Healing from the Inside Out: Redefining the Meaning of 9/11

September 11 is soon approaching, and on this day, our nation will listen to the solemn toll of a bell and pause for a moment of silence commemorating the 14th anniversary of the 9/11 terror attacks. On this National Day of Service and Remembrance, our hearts will fill with sadness as we once again listen to the names being read of nearly 3,000 men, women, and children, friends and neighbors, sisters and brothers, mothers and fathers, sons and daughters who were taken from us on this tragic day in history.

September 11, 2001, our nation suffered a tragedy that has forever been etched into our nation’s heart. My own heart can hardly hold the pain I feel when I hear the names and imagine the faces of the interconnected web of lives around the world that was changed on this day 14 years ago.

I remember the day so well. I remember the closeness we felt as a nation and the kindness shared between strangers as we held each other in our pain. I remember an outpouring of love from the international community, and the sense of optimism that something beautiful could be born from all the pain.

Yet, I have noticed over these years that the sadness that normally wells up in my heart as I hear the names being read has over time been replaced by anger. So I welcome this unexpected visitor to my guest house and I look within and I ask myself, “Anger, what have you come here to teach me? What have you come here to teach the world?”

On this day we currently call Patriots’ Day, and the National Day of Service and Remembrance, I see the unmet needs that my anger so graciously illuminates. I have a need for peace. I have a need for mutual understanding and respect. I have a need for compassion. I have a need for forgiveness. I have a need for grace.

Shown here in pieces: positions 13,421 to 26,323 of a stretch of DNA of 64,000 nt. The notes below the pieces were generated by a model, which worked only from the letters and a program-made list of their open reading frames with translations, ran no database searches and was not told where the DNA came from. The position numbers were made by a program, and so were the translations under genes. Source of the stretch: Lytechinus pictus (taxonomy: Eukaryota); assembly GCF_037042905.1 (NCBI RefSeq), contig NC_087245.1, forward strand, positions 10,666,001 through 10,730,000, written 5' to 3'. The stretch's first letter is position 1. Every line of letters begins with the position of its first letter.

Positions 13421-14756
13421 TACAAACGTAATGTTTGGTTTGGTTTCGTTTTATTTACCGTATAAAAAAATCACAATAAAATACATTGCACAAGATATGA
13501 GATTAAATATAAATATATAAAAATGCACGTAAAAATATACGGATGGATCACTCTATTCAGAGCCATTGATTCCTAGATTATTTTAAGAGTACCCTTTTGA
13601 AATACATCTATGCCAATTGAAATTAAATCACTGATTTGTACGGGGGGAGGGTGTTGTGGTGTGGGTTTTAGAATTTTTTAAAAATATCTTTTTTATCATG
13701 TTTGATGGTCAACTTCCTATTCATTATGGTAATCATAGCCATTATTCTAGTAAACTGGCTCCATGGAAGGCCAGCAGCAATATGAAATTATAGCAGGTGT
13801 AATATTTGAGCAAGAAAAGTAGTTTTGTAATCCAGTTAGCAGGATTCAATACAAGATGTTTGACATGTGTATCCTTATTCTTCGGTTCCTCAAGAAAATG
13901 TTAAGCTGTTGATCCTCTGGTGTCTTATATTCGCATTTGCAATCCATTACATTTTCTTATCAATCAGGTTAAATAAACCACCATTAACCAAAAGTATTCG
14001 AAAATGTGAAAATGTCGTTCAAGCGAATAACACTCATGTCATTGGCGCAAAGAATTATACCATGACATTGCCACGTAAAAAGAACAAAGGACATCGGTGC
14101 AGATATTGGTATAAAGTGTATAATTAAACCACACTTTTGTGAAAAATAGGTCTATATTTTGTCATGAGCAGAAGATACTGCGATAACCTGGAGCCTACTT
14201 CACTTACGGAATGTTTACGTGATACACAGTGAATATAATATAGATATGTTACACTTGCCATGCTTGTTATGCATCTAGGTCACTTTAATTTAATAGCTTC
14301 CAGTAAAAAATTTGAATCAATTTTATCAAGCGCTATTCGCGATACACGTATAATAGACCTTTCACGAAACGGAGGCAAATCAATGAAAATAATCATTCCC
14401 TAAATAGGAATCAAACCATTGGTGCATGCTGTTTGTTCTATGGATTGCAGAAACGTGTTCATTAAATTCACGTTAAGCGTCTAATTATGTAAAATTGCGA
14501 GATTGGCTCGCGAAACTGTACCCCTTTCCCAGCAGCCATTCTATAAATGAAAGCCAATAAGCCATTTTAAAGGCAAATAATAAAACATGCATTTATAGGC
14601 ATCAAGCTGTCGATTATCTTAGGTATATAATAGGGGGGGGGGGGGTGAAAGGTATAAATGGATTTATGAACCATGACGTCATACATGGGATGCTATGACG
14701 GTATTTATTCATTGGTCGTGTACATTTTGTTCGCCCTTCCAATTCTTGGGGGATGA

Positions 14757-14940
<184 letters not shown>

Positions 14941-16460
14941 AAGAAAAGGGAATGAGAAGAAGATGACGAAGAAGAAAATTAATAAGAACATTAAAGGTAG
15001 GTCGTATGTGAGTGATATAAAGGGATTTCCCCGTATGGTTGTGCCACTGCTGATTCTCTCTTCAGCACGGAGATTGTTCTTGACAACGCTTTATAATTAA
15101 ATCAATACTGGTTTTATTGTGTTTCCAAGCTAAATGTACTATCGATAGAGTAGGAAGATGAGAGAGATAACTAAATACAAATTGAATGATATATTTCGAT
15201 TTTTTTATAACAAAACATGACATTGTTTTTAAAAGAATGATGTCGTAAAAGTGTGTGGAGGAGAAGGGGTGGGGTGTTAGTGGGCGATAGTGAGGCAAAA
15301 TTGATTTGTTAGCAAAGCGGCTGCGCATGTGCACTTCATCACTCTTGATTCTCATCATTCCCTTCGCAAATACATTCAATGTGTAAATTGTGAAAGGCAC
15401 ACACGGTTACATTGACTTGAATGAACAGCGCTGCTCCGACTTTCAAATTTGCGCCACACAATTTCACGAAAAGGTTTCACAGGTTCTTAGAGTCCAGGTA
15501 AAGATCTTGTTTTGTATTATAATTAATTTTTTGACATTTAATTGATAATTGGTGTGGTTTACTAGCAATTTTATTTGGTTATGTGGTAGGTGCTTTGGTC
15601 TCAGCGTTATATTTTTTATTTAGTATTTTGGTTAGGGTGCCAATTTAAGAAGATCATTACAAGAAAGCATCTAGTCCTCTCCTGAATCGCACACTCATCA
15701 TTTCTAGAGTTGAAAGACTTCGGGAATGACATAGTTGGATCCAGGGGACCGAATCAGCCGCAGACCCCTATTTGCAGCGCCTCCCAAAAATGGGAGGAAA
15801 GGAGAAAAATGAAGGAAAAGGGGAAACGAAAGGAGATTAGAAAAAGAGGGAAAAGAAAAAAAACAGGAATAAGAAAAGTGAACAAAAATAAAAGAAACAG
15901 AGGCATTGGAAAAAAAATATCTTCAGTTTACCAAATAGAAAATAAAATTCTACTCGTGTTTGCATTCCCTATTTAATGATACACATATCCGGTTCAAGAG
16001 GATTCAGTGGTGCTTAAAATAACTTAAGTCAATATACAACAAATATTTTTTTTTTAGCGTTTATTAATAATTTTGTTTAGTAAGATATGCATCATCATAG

But these needs are not mine alone. I am speaking of the needs of the individual as well as the collective.

My heart has hardened to the point that it could crack into pieces, but with the soft acknowledgment of these needs I realize anger has come not to break my heart into pieces, but rather to break it open.

I’m angry because we’ve built a memorial with reflecting pools, yet 14 years later we are still looking out, but not within. I wonder if the architects who designed this beautiful memorial knew the lesson these waters were meant to teach us. Don’t be tricked into seeing the reflection of the recently completed Freedom Towers and believe that we truly have freedom. For true freedom comes from within.

We can’t simply look at a memorial with names inscribed around it and wait on the world to change. What is the point of remembering if we do not do the inner work needed to bring about true and lasting change?

These reflecting pools demand that we, as individuals and as a nation, do some deep inner reflection so that we can begin to transform this world from the inside out. These reflecting pools demand that we take a very honest and hard look at ourselves. These reflecting pools demand that we stop pointing the finger at those we call terrorists while ignoring our own inner terrorists.

When we look out, judge, label, and narrowly define the terrorist as the “others” who perpetrated this horrific act, we cut ourselves off from the vital opportunity brought about by exploring our own inner terrorist.